As a part of a study on the influence of alcohol on casein micelle stability, the L*, a* and b* values of skim milk/ethyl alcohol mixtures were determined at temperatures ranging from 20°C to 80°C. At 20° there was little effect of alcohol concentration in the range of 0% to 75% on the values of L*, a* and b* (note that the figures of alcohol content herein refer to the alcohol content of the water/alcohol mix which was mixed 1:1 by mass with milk to evaluate alcohol stability). Coagulation of the sample occurred at an alcohol level of 70% at 20°C. At and above 40°C, there was no evidence of coagulation at any of the alcohol contents examined (0 to 100% alcohol). Further, above 40°C, samples of higher alcohol content (above about 40%) became progressively less turbid as the alcohol content was increased. At higher temperatures (above about 60°C) and alcohol levels (above about 50%), the samples became almost clear and colourless - any remaining turbidity was presumed to be due to the presence of residual lipid. These changes in appearance were completely reversible. On cooling, samples became fully milky again and returned to their original L*, a* and b* values. These results suggest that the casein micelle undergoes a reversible temperature-induced alcohol-mediated dissociation under these conditions. There was little effect of temperature on the value of a* below about 30°C. Above this temperature a* increased. The extent of this increase was greatest for samples treated at the highest temperatures. Below about 50°C, there was little effect of temperature on b*. Above this temperature, b* increased, reaching a maximum at about 40% alcohol content, and then decreased to its original level. This alcohol-mediated temperature-induced reversible disassociation of the casein micelle has applications in enabling the ready modification to studies on micelle composition and properties. The procedure is simple and rapid, and does not alter the solids components of the milk. After dissociation, addition of modifiers (if desired) and reassociation, the alcohol may be removed by evaporation or membrane techniques, allowing examination of the modified reformed micelle in an aqueous medium of unchanged solids composition.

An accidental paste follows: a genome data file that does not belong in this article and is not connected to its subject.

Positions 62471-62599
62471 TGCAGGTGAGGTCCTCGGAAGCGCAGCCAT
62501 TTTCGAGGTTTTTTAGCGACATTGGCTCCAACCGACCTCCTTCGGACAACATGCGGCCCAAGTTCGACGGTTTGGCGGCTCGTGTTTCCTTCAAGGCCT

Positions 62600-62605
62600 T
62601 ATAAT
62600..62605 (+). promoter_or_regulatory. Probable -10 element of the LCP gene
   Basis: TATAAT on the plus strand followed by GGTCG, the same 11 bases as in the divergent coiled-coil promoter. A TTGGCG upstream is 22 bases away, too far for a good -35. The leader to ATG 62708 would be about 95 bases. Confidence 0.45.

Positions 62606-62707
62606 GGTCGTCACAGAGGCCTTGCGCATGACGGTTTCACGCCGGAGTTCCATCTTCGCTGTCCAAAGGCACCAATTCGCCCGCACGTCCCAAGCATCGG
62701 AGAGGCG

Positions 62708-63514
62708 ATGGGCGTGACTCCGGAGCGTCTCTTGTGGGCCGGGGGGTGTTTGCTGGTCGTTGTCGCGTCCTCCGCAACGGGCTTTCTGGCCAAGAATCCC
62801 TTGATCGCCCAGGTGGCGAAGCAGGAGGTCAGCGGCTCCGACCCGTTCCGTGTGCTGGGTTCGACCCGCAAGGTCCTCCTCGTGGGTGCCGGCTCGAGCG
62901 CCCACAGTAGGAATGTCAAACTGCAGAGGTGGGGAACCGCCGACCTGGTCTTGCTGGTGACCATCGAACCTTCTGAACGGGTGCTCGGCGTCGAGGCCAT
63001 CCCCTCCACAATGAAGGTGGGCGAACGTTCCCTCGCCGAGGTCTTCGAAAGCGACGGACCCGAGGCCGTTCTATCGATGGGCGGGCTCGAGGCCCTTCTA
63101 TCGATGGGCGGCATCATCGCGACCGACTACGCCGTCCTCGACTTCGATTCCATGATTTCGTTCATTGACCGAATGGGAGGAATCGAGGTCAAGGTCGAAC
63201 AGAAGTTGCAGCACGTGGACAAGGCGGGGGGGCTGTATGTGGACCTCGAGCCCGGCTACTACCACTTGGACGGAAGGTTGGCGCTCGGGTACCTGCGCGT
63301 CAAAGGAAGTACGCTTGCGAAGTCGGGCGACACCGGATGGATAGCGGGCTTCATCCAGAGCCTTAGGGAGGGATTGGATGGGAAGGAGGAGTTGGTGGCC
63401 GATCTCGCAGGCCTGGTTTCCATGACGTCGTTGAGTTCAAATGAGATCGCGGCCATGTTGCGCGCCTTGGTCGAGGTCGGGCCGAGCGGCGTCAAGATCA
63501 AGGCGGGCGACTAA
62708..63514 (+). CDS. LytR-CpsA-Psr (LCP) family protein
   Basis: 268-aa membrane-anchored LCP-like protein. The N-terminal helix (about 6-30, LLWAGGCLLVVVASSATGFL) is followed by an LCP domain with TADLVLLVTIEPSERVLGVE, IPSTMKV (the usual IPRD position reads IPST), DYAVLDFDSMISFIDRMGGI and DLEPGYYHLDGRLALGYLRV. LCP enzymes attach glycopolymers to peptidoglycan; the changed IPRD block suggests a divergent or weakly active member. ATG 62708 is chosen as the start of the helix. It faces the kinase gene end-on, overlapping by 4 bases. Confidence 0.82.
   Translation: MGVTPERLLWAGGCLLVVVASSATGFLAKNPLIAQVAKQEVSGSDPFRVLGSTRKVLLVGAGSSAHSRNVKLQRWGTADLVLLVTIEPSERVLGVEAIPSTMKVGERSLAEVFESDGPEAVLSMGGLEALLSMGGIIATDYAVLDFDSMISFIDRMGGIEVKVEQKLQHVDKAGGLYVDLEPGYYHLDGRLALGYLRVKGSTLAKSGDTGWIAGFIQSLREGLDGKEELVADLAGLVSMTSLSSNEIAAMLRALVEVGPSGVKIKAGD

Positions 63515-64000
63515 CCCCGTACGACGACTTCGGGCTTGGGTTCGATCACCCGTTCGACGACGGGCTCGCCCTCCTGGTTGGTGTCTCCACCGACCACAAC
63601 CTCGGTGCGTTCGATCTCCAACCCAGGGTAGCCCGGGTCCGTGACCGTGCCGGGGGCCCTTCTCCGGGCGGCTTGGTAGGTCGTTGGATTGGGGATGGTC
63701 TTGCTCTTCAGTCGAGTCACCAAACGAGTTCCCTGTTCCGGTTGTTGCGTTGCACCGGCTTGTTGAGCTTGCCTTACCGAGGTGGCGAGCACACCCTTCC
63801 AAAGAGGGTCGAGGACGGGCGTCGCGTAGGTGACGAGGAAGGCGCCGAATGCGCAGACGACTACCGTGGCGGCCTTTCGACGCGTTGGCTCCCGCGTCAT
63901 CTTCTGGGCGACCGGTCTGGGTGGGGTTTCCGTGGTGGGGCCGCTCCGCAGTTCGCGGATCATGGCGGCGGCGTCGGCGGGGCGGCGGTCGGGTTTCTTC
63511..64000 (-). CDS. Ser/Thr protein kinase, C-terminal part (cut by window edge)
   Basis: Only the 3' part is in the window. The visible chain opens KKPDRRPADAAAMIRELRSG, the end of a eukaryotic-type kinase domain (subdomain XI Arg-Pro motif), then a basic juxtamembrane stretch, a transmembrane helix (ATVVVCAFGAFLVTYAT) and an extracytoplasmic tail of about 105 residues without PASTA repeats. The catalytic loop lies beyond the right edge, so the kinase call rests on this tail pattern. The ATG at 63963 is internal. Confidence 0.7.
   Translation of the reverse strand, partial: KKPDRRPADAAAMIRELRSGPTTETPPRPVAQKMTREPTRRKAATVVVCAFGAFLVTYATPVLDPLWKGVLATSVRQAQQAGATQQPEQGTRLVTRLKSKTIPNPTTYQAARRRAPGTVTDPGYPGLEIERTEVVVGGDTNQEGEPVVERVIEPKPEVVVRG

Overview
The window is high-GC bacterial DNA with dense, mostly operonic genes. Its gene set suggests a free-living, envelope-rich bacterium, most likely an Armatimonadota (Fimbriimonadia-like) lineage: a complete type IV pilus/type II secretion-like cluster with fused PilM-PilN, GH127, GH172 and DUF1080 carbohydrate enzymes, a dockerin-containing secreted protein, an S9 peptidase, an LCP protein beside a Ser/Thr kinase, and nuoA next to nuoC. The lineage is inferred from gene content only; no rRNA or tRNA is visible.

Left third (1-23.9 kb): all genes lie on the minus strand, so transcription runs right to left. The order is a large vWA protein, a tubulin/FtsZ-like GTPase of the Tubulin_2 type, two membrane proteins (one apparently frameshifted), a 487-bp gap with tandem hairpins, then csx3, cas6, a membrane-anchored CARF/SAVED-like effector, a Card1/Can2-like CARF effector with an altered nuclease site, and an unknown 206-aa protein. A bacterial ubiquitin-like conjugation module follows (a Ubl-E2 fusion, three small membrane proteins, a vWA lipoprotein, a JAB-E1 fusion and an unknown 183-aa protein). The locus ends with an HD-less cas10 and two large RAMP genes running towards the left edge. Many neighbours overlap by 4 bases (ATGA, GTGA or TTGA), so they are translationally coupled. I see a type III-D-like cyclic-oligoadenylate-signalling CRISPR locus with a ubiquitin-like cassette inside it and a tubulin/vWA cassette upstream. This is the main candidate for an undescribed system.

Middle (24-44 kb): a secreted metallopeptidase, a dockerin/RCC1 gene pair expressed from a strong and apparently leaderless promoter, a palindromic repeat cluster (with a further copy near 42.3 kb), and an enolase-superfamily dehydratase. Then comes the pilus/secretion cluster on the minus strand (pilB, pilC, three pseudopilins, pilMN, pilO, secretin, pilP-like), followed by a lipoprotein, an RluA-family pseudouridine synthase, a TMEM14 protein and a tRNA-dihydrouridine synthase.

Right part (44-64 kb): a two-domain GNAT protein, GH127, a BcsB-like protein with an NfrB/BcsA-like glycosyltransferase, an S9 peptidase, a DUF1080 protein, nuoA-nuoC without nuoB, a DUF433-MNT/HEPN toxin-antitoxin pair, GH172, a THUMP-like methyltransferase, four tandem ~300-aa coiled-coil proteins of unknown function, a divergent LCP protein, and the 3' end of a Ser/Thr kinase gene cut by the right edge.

Authors: Patricia J.M. Reis, Freni K. Tavaria and F. Xavier Malcata
Serra da Estrela cheese was manufactured using a novel, customised apparatus – designed to meet that specialty cheese’s specifications, and the resulting product was compared with that obtained via traditional manufacture in the same dairy. Semi-industrial cheesemaking led to a significantly (p<0.05) higher fat content in the final cheeses, with favourable consequences in terms of flavour and consumer acceptability – and significantly (p<0.05) lower viable numbers of (unwanted) enterococci in the matured cheese. Textural characteristics were broadly similar. Proteolysis was significantly (p<0.05) faster, but it was more variable in artisanal than in semi-industrial cheeses. The latter received significantly (p<0.05) better scores for organoleptic texture, but lower scores for flavour. However, both products were within the specifications set forth by national regulations pertaining to Serra da Estrela PDO cheeses, so the novel apparatus is rather promising towards improved small-scale cheesemaking.